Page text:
Pepperdine law professory Barry McDonald has an interesting piece in the LA Times on the Supreme Court case involving California's ban on selling violent video games to minors (Schwarzenegger v. Entertainment Merchants Association).
The law does not ban violent video games, but it forbids selling them to minors. Those over 18 can still purchase the games - they can even purchase the games on behalf of a minor. The idea is that if junior wants the slash 'em game badly enough, he'll have to ask mom or dad to buy it for him.
The law has been challenged on First Amendment grounds, and it faces an uphill struggle in the Supreme Court because, under the precedents, laws that restrict content are subject to a high burden -- too high, says McDonald. The professor argues that our "extreme" first amendment jurisprudence makes it impossible to pursue various desirable policies for fear of infringing something that might be considered "speech."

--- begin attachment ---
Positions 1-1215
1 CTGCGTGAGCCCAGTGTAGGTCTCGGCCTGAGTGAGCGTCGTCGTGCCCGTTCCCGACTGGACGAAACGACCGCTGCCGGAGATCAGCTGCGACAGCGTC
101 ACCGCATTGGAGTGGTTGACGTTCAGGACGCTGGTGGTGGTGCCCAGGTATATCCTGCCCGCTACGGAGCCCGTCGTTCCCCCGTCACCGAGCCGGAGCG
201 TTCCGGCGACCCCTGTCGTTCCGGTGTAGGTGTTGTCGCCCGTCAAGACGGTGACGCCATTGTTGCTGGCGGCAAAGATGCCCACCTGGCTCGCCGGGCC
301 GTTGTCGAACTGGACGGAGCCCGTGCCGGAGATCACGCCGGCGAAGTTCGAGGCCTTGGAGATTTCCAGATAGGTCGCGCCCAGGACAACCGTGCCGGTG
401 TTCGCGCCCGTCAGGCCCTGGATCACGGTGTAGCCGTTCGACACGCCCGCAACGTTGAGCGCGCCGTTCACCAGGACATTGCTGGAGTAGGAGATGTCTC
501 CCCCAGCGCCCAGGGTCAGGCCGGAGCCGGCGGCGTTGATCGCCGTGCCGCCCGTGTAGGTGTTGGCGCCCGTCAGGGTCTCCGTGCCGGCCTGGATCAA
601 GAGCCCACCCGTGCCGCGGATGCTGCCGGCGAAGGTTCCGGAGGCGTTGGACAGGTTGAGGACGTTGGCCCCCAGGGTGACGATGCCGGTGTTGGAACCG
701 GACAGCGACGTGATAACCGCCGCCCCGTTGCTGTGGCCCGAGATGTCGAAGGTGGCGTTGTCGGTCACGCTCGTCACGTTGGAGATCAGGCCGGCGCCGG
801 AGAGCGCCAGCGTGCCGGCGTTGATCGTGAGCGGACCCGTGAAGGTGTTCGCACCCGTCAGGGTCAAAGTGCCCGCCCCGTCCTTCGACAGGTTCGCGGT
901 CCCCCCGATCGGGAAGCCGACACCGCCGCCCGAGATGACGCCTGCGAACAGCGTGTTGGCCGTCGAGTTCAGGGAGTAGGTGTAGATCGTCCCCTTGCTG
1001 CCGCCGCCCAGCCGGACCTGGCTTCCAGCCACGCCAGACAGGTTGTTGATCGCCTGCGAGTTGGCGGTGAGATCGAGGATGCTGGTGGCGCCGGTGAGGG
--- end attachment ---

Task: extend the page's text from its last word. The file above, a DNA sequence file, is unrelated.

As much as I hesitate to (a) limit the First Amendment, and (b) agree with Schwarzenegger (who is fighting to defend the law), I think the Terminator and Professor McDonald have a point. I find it hard to believe that the original meaning of the First Amendment was so broad as to forbid public-policy based restrictions on access to content that could be harmful. I wonder whether the Founders would have even considered such "entertainment" to be speech. Thoughts?